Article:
exercised reasonable care. The presence of an employee
of the merchant in the vicinity in which the condition
exists does not, alone, constitute constructive notice,
unless it is shown that the employee knew, or in the
exercise of reasonable care should have known, of the
Here the parties dispute whether the plaintiff can meet his
burden of showing that, prior to the incident, Wal-Mart had notice
of the water on the floor.
The Louisiana Supreme Court has
interpreted this very direct statute to require the plaintiff to
prove the existence of the condition or hazard for some period of
time before the fall.
See White v. Wal-Mart Stores, Inc., 699
So.2d 1081 (La. 1997); see also Courville v. Target Corp. of Minn.,
232 Fed. Appx. 389, 391-92 (5th Cir. 2007).
If the plaintiff fails
to prove that the condition existed for some time before the fall,
“[t]he statute does not allow for the inference of constructive
See White, 699 So.2d at 1084.
“Though the time period
need not be specific in minutes or hours,” the Louisiana Supreme
Court has instructed, the requirement that “the claimant prove the
condition existed for some time period prior to the fall” imposes
a clear and unequivocal temporal element.
Id. at 1084-85.
temporal component -- whether the time period is lengthy enough
that a merchant, exercising reasonable care, would have or should
have discovered the hazard alleged, the wet substance -- is a
question of fact, which the plaintiff must prove.
See id. at 1084.
To meet his burden, the plaintiff must make a “positive
showing of the existence of the condition” for some time period
“prior to the fall.”
Leger v. Wal-Mart Louisiana LLC, 343 Fed.
Appx. 953, 954 (5th Cir. 2009); see Babin v. Winn-Dixie Louisiana,
suggestion’ is not sufficient to meet this burden, and courts will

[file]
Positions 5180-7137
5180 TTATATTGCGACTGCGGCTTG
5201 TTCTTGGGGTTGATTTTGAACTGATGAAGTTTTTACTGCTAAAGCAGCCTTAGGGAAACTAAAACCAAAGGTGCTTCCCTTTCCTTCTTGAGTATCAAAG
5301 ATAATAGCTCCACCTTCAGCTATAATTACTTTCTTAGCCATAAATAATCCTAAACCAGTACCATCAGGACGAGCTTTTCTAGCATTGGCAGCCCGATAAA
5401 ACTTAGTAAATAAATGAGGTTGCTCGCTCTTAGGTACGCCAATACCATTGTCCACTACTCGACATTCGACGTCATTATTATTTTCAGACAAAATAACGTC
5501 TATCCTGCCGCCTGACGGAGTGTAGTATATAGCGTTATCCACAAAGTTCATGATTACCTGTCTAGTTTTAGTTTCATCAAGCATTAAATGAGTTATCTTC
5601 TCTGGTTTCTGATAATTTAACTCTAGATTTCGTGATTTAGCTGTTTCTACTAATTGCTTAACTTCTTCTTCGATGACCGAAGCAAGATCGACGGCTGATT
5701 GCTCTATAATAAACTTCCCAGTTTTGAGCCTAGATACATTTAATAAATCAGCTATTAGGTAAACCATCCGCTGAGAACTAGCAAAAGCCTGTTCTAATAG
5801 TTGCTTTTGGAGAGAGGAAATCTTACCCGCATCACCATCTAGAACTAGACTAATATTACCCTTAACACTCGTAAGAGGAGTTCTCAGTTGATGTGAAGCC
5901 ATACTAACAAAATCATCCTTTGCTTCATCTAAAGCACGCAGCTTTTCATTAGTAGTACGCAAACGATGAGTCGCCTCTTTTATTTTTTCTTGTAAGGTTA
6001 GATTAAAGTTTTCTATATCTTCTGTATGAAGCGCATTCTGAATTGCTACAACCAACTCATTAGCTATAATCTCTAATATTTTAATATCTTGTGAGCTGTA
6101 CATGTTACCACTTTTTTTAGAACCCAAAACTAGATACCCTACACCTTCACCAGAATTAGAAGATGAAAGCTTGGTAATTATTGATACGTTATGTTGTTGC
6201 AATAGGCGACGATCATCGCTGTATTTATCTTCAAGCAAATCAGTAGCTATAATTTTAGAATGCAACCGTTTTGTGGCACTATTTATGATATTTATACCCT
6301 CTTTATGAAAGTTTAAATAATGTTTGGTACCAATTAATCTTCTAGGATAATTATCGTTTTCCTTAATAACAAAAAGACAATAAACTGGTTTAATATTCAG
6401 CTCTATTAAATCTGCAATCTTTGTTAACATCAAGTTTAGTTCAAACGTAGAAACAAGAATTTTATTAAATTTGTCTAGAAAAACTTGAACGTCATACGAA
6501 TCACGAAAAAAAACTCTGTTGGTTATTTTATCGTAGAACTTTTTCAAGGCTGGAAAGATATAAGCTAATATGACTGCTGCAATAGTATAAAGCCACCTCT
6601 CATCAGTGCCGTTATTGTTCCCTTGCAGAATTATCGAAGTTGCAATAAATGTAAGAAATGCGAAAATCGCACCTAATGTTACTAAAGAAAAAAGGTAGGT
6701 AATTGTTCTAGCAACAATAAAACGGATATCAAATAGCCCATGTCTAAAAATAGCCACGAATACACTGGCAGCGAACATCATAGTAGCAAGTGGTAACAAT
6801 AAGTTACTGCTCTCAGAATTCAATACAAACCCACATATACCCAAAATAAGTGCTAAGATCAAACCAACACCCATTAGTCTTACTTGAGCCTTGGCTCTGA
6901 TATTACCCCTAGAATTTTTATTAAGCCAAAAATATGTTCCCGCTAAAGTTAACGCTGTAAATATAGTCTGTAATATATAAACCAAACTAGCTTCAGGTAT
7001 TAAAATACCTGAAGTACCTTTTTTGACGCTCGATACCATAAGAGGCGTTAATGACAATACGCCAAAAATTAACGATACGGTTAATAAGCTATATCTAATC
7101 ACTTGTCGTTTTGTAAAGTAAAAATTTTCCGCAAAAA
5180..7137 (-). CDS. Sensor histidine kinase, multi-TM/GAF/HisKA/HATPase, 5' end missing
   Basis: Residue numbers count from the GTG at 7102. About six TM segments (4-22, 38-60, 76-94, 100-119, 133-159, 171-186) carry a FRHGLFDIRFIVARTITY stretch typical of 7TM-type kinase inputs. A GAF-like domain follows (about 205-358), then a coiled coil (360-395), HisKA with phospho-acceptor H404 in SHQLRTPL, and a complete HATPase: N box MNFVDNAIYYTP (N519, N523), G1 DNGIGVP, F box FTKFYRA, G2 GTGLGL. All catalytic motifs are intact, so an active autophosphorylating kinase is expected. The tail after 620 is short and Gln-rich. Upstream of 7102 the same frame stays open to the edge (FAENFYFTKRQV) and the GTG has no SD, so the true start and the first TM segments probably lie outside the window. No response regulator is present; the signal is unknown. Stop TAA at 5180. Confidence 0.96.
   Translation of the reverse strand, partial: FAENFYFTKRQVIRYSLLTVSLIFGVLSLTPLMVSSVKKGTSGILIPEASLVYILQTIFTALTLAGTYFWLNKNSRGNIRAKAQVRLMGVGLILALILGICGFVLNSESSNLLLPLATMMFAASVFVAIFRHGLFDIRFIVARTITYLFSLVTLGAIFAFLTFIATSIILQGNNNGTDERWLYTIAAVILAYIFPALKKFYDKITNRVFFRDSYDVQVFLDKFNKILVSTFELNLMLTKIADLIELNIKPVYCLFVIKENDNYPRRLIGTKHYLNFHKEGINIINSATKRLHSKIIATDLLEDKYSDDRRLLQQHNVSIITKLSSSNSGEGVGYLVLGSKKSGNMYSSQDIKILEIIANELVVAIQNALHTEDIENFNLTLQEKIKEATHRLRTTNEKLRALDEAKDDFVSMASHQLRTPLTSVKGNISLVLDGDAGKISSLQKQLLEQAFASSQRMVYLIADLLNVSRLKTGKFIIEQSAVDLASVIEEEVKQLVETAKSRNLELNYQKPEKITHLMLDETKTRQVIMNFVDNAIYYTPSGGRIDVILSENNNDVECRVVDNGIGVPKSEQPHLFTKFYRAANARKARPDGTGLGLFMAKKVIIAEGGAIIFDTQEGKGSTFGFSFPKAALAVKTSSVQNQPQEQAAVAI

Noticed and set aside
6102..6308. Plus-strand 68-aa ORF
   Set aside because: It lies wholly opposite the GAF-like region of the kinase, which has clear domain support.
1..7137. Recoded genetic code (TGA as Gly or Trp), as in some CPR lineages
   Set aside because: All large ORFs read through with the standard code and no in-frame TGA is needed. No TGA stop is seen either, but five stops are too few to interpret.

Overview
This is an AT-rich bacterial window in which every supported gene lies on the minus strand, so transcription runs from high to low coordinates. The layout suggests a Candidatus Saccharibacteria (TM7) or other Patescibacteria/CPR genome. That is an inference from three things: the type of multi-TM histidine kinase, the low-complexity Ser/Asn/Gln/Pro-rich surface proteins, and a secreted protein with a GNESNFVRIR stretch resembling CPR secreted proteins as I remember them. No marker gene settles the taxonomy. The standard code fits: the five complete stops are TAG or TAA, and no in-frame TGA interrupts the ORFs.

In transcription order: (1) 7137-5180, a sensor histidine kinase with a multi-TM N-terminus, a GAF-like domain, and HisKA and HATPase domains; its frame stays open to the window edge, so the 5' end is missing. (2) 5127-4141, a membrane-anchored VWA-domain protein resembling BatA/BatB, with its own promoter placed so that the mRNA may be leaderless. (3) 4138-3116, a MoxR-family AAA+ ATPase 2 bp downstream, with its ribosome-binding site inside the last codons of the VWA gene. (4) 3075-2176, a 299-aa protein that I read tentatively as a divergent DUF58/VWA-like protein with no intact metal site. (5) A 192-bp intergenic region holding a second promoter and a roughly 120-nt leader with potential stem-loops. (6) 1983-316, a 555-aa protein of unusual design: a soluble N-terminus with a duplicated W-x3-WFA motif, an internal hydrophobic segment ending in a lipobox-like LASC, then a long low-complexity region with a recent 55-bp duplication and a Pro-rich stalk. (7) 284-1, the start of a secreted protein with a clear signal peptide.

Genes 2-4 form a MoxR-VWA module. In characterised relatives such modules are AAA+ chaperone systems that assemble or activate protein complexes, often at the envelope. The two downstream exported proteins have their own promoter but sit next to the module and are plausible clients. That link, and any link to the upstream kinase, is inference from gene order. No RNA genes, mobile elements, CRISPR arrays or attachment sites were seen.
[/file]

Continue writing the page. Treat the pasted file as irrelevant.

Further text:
not infer constructive notice for the purposes of summary judgment
where the plaintiff’s allegations are ‘no more likely than any
other potential scenario.’” Bagley v. Albertson’s, Inc., 492 F.3d
328, 330 (5th Cir. 2007)(quoting Allen v. Wal-Mart Stores, Inc.,
850 So.2d 895, 898-99 (La. App. 2d Cir. 2003)).
“A defendant merchant does not have to make a positive showing
of the absence of the existence of the condition prior to the
fall.” See White, 699 So.2d at 1084.
In question is whether the wet substance persisted on the
failed to show that the condition existed for such a period of
time that it would have been discovered had Wal-Mart exercised
See La.R.S. § 9:2800.6C(1).
summary judgment record, the Court agrees.
Wal-Mart submits that the plaintiff has failed to produce
evidence sufficient to prove that Wal-Mart either created, or had
constructive notice of the condition for some period of time
sufficient to place it on notice of the condition.
In making this
When asked if he knew how long the water had been on
the floor, Mr. Ayo answered:
It couldn’t have been too long because the lady passed.
She wasn’t too far from me when I fell.
they found out the water was there.
There is an absence of facts in the summary judgment record to
suggest, let alone establish, that Wal-Mart had actual notice of
the wet substance on the floor.
Putting this testimony in context, Mr. Ayo testified that he did
not see a visible trail of water on the floor of the store, did
not see any water before he slipped and fell, no one warned him
about the floor being wet before he fell; nor did he see any
testified that water was on the floor because a “lady had water
leaking from her basket;” a fact he said he learned from others
after he fell.
Mr. Ayo testified that the lady was still in the
area when he fell, that he slipped and fell when he passed her.
According to Mr. Ayo, it appeared that the water had gotten just
gotten onto the floor when he slipped; he testified: “[i]t couldn’t
have been too long[,]” that the water was on the floor because the
lady “was pushing the basket and the basket was leaking.”
testified that he did not think any Wal-Mart employee knew there
was any water on the floor before he fell (“The only way they found
out is when I fell”), and that employees began to clean the water
from the floor and put signs to indicate that the floor was wet
only after Mr. Ayo fell.
Mr. Ayo testified that he heard people